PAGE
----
All the speed tests we’ve done with Beauty Box on Windows show the Nvidia GeForce video cards to outpace their much more expensive cousins, the Quadros, significantly. A GTX 570 (~$270) is about 25-30% faster than a Quadro 4000 ($800).
Since Beauty Box can involve some render time, we’ve wished that Apple would authorize one of the newer GeForce cards for the Mac. No such luck. So we’re tired of waiting. We took a stock PNY GeForce 570 and put it into our MacPro. And lo! It works!
So… what’d we do and what are the caveats? This was not a 570 with ‘flashed’ ROM. This was just a straight up 570 which we use in one of our PC machines. Nothing fancy. We did need to download a few things:
– Latest Nvidia driver for the Mac, which can be found here: http://www.nvidia.com/object/macosx-304.00.05f02-driver.html
– Latest CUDA drivers for the Mac, which can be found here: http://www.nvidia.com/object/mac-driver-archive.html (as of this writing, v5.0.37 was the latest)
– If you’re using Premiere you need to update the cuda_supported_cards.txt file to add the name of the video card. In this case it would be: ‘GeForce GTX 570’ To do this, you need to go to the Premiere.app file, right+click on it and select ‘Show Package Contents’. Once you do that, this is what you’ll see:
Now that caveats…
– It does not appear to be as fast on the Mac as it is on the PC. It’s about as fast as the Quadro 4000 or ATI 5770 on the Mac, but not faster. And in some cases it’s a bit slower. Then again, it’s also 1/4th the price. Most of the speed testing was done around Beauty Box, so this is probably not representative of After Effects 3D rendering or the Premiere Mercury Engine. Beauty Box uses OpenCL which ATI and Nvidia support. AE and Premiere use Nvidia’s CUDA, so replacing an ATI board with the 570 should give you a big boost.
– FCP didn’t seem to like the card and was sluggish. Again, we didn’t do a ton of non Beauty Box testing, and I’d like to do some additional FCP-only testing. But as it stands, if you’re not using Adobe products, I wouldn’t recommend the 570.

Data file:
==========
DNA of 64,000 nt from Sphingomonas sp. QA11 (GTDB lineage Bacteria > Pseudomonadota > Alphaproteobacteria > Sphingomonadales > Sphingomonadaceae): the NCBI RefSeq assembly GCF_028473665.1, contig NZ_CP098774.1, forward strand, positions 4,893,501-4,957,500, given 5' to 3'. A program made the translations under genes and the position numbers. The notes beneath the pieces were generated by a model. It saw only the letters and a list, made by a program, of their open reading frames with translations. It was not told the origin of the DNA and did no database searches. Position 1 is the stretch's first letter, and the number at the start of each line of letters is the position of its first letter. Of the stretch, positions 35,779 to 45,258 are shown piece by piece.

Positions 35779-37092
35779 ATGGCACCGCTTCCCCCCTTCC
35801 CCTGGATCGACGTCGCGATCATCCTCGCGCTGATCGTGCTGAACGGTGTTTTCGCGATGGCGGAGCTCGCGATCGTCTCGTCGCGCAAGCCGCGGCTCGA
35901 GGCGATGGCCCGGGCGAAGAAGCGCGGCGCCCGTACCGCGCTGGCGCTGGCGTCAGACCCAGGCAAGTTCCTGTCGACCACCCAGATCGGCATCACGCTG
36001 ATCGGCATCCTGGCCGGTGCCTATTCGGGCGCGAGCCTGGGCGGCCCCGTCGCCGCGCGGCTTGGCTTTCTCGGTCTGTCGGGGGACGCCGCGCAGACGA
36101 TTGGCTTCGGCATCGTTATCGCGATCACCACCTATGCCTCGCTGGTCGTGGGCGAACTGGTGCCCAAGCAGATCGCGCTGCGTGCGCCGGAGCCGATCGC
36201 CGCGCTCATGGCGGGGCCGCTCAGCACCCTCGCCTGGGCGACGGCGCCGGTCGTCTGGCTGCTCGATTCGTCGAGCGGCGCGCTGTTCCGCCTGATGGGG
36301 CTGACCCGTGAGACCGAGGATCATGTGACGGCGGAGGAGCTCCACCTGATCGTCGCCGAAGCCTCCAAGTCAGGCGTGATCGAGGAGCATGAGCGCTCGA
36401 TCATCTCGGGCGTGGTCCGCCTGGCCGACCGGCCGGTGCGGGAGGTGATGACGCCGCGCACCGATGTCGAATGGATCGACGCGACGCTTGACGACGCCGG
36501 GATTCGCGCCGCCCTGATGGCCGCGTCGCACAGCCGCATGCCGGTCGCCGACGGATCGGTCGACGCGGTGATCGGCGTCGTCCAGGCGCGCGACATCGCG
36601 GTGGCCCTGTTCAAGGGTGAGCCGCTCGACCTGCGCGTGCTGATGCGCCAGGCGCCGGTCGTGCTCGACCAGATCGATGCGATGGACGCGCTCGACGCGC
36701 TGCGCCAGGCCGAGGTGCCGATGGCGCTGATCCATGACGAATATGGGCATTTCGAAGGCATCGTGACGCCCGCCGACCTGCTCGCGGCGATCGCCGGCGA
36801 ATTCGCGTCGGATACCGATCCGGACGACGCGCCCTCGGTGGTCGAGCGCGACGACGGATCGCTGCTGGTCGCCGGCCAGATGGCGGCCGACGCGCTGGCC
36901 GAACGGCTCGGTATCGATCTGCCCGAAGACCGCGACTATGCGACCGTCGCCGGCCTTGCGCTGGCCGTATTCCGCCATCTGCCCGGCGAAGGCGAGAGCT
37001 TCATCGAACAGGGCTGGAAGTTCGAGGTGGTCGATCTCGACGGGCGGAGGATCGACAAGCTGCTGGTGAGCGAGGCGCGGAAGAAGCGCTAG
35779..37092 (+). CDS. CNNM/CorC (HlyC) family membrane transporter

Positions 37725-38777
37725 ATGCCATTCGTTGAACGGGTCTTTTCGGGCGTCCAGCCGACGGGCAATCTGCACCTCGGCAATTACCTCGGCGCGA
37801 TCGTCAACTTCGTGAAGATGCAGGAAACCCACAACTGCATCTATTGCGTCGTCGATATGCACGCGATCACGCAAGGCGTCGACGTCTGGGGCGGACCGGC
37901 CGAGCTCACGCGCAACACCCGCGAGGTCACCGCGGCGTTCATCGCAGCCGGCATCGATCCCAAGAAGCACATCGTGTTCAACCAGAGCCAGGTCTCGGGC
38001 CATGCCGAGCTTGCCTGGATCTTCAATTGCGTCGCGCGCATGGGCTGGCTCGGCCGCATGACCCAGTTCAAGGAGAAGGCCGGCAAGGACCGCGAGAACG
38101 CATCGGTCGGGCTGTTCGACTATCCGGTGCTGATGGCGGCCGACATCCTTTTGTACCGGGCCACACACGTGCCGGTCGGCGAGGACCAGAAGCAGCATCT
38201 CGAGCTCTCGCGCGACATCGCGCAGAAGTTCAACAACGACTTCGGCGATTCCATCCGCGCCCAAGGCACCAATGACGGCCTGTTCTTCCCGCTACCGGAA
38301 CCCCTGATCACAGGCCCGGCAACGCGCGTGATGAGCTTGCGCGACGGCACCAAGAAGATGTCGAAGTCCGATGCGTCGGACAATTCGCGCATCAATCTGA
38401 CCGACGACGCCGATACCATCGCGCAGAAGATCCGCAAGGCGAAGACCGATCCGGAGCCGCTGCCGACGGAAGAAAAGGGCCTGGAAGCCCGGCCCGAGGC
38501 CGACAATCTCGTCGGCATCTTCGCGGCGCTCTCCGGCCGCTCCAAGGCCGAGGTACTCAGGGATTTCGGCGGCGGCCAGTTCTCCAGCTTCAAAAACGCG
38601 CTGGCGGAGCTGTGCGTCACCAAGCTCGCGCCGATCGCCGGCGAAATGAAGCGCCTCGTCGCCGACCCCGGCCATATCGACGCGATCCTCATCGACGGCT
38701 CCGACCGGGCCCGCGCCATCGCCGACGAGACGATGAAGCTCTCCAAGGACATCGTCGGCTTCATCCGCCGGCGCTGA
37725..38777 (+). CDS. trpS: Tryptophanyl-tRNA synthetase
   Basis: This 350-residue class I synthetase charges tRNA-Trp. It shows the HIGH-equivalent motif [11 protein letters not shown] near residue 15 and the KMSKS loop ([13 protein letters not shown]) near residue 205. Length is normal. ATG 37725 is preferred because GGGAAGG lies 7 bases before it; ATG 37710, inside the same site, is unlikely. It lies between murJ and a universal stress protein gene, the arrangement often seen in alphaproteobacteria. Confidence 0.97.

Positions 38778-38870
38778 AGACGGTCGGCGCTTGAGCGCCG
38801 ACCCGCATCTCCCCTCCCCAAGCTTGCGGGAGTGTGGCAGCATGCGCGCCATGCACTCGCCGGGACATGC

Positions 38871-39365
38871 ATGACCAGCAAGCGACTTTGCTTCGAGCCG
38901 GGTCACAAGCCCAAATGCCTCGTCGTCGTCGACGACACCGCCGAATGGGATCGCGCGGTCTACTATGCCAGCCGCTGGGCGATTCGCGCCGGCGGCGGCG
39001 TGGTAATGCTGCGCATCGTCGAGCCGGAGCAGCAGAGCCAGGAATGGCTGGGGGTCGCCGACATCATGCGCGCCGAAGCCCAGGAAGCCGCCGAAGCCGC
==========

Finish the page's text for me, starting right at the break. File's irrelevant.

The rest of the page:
– You’ll need two 6 pin PCI-E cables. I _think_ the MacPro comes with these, but you’ll need to check. If you need to purchase a cable, get the 6+2 PCI-E cable if you can find one. Many of the newer cards require a 6pin cable and an 8 pin cable. You won’t need it for the 570, but you may need it if you eventually upgrade to another card. The GTX 690 requires two 8 pin cables. Crazy.
– We didn’t see any crashes or other problems with the card. However, we have heard of reports of problems by some folks who’ve done this. I highly recommend having an officially supported video card lying around in case you’re in the middle of a project and all of a sudden things start crashing. We did try a GTX 560ti which was causing crashes all over the place. So have your original video card around just in case. This is technically a hack after all.
– Not all Nvidia cards will work. As just noted, the GTX 560ti we put in the same machine caused massive problems in both After Effects and Premiere. I definitely would NOT try this with a GTX 690. Premiere has problems with the multiple GPUs that card has even on Windows where it’s officially supported.
– As mentioned, you do not appear to need a card with ‘Flashed’ ROM. Ours was just a stock 570. This is consistent with other reports I’ve seen.
Anyways, bottom line though is that the GTX 570 works and with Adobe apps, it’s really fast. Just don’t expect to see an order of magnitude speed increase over an ATI 5770 or Quadro 4000. You will see that on the PC side, but not likely on the Mac. Also, I’ll note that we used both 10.8.2 and 10.7.5 without problems and CS5.5 and CS6, although we did a lot more testing on CS6 on 10.8.